نتیجه گیری انگلیسی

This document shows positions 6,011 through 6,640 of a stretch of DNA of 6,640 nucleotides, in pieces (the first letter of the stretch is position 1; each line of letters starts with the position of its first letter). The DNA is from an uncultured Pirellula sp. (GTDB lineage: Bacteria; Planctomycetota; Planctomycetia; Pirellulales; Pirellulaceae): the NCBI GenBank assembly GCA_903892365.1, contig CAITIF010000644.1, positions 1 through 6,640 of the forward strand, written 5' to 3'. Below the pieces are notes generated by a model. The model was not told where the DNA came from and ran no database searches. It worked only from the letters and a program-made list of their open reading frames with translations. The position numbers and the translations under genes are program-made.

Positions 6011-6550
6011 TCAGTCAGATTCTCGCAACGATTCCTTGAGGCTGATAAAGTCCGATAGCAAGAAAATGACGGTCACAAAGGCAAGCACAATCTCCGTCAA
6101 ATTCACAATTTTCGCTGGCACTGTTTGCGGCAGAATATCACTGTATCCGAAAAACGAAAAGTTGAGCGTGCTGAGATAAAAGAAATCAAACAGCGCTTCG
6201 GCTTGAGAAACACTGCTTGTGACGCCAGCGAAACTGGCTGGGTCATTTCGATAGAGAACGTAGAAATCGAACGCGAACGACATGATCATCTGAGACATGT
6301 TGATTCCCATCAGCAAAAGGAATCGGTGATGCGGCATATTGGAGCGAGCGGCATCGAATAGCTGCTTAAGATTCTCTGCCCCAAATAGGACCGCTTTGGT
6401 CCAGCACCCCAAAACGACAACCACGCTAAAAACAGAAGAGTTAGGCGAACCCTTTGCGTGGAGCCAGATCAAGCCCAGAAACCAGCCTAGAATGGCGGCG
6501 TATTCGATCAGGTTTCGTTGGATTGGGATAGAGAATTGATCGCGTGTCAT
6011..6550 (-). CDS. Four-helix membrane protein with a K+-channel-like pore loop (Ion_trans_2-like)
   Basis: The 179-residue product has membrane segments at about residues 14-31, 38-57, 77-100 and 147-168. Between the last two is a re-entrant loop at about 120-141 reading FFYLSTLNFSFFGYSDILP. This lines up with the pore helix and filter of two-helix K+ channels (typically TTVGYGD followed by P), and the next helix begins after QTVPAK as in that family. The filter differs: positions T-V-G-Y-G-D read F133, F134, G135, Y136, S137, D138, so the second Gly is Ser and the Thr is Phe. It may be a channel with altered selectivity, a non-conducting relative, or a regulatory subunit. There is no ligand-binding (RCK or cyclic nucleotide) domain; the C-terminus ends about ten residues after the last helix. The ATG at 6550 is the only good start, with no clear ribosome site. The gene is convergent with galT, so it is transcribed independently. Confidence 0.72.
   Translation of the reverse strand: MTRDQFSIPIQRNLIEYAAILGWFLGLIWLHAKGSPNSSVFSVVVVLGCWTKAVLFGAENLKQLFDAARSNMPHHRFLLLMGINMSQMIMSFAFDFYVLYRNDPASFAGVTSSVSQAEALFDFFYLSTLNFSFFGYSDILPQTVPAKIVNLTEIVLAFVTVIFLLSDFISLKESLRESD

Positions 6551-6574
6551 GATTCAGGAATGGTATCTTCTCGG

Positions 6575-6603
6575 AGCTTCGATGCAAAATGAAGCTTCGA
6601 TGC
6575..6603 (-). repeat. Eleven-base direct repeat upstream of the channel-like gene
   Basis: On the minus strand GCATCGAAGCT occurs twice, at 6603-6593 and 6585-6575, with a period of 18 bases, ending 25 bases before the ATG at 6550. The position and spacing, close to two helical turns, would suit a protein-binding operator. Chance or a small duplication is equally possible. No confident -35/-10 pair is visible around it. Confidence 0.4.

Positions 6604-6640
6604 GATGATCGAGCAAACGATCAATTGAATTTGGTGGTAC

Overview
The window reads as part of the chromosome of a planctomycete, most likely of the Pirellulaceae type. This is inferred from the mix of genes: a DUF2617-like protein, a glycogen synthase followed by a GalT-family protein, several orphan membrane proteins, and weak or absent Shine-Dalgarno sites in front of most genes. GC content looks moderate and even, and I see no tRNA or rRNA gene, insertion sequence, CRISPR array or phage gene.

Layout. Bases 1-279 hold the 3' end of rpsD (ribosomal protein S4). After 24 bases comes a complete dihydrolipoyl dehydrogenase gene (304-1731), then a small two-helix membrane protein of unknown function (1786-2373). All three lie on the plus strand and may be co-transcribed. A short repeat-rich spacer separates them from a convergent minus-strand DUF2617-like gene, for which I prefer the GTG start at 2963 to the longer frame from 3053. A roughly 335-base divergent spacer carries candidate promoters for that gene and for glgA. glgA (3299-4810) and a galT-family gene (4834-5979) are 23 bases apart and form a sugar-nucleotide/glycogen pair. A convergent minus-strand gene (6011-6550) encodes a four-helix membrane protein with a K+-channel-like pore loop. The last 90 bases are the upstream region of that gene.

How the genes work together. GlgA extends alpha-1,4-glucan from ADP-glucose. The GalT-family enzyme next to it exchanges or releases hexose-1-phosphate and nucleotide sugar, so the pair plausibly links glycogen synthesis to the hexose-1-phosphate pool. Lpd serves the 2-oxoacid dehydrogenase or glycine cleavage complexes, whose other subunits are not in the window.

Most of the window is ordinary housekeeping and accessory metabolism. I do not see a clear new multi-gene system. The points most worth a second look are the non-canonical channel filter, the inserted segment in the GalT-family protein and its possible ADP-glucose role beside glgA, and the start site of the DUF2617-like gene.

In this paper we evaluated efficiency conditions and strategic opportunities of airport companies. The literature dealing with airport benchmarking has identified outsourcing of handling operations and diversification to commercial activities as forceful efficiency drivers under the control of airport managers. Nevertheless, there is a lack of evidence concerning the measurement of cost complementarities in multi-output airport technology. In order to fill this gap, we proposed a methodological framework based on the econometric estimation of a multi-output multi-input distance function. Then, we inferred the attractiveness of outsourcing and diversification strategies by analyzing cost complementarities between aeronautical operations on the one hand and handling and commercial activities on the other. We applied this approach to 26 Italian airport companies observed over the period 2000–2005. On the whole, the contribution of this paper to the literature is twofold. First, the use of a parametric input distance function represents an innovative methodology in the assessment of airports’ efficiency and technology characteristics. Generally, this approach allows obtaining parameter estimation without the maintained hypothesis of cost minimization and without requiring input price data, which represent current criticisms in the estimation of traditional cost functions. Secondly, this paper represents a first empirical attempt to investigate the existence of cost complementarities between aeronautical (core) and auxiliary and related activities, grouped here in handling and commercial services. Findings contribute to the debate on the effects of changes in airport firms’ organization. We provide significant evidence supporting outsourcing of handling services as a valid managerial strategy, while no clear conclusion may be drawn for what it concerns diversification to commercial business. Moreover, convenience to outsource handling operations seems to be associated with airport traffic volume, thus suggesting airport size may condition managerial strategy.